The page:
I’m thinking that the simplest solution for now will be to use a comparator with some hysteresis.  That is, an analogue circuit.  When the solar voltage is greater than the switchmode DC power supply, we use solar.  We’ll need the hysteresis to ensure the relay doesn’t chatter when the solar voltage gets near the threshold.

The other factor here is that the solar voltage may get as high as 22V or so, thus resistor dividers will be needed both sides to ensure the inputs to the comparator are within safe limits.

The current consumption of this will be minimal, so a LM7809 will probably do the trick for DC power regulation to power the LM311.  If I divide all inputs by 3, 22V becomes ~7.3V, giving us plenty of head room.

I can then use the built-in NPN to drive a P-channel MOSFET that controls the relay.  The relay would connect between MOSFET drain and 0V, with the MOSFET source connecting to the switchmode PSU (this is where the relay connects now).

The solar controller also connects its control line to the MOSFET drain.  To it, the MOSFET represents the ignition switch on a vehicle, starting the engine would connect 12V to the relay and the solar controller control input, connecting the controller’s DC input to the vehicle battery and telling the controller to boost this voltage up for battery charging purposes.

By hooking it up in this manner, and tuning the hysteresis on the comparator, we should be able to handle automatic switch-over between mains power and solar with the minimum of components.

Sep 132017

So it seems that the Same Sex Marriage postal votes are finally being sent around.  This is good news in a way: we get to have a say in the matter and hopefully put the matter to bed one way or the other.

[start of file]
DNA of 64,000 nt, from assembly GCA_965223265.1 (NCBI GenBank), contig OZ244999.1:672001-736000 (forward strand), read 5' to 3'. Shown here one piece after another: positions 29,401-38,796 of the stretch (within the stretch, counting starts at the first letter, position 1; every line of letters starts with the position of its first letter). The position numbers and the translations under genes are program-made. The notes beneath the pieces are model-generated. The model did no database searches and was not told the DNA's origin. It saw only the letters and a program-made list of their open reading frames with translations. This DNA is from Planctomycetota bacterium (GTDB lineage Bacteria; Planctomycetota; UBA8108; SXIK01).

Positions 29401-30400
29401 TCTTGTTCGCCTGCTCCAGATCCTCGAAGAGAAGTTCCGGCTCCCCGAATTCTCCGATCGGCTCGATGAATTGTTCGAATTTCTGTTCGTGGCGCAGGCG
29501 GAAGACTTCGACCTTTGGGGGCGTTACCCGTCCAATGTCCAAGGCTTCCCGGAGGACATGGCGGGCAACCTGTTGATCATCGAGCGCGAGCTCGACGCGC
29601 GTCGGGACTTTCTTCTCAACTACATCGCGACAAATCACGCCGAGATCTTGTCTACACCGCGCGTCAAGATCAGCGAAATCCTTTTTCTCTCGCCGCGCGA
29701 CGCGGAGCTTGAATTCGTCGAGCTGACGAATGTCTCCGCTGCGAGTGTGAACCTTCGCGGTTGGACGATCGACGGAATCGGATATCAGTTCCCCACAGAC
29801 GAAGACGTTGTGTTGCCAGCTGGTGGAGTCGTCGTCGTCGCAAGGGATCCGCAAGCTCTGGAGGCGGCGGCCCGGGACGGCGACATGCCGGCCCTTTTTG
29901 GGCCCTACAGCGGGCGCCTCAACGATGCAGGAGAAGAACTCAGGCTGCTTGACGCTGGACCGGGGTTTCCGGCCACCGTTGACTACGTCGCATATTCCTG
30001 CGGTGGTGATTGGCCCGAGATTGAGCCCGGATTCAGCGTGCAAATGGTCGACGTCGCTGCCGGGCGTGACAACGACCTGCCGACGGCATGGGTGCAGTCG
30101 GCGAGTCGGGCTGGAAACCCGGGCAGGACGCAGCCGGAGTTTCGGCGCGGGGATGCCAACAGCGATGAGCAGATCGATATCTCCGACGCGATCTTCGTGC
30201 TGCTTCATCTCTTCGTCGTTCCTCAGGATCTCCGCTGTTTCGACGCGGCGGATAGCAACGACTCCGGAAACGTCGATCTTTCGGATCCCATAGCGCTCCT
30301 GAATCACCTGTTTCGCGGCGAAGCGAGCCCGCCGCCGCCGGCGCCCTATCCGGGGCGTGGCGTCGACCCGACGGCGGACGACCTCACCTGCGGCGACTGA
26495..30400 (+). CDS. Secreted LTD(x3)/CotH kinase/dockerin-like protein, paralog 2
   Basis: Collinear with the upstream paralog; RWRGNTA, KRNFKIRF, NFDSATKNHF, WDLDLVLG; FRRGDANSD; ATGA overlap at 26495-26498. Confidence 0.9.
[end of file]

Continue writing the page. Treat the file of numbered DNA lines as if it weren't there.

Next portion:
No more umming and arring, which I’m frankly sick and tired of, as I feel there are more pressing needs.  Yes, it’s important, but we have two nuclear armed crazy-haired nutters at opposite sides of the Pacific ready to light the planet up like a neon light!

I’m in support of the legislation changing by the way.  I think same-sex couples are entitled to the same rights, and it wasn’t that long ago that marriage was restricted to those not just of the opposite sex, but also had to be of the same “race” and religion.

To quote a song by John Williamson: “They’d chain you up to a boab tree, for kissing an Aborigine!”

So to my way of thinking, society changes.  What was taboo yesterday, we don’t think twice about today.  An Anglican family sending their children to a Catholic school would be heresy years ago… but for my sister and I, that is exactly what happened.  The world doesn’t seem to have imploded as a result.

The status quo regarding marriage is a hang-over from when the Church was the only place where you could get married, and ruled with far greater weight than today.  This is no longer the case, thus it no longer makes sense to hang onto this concept.

Anyway… my opinions on this are beside the point.  In spite of the good intentions, it looks as if the postal vote envelopes overlook one serious flaw: with sufficient light they are see through!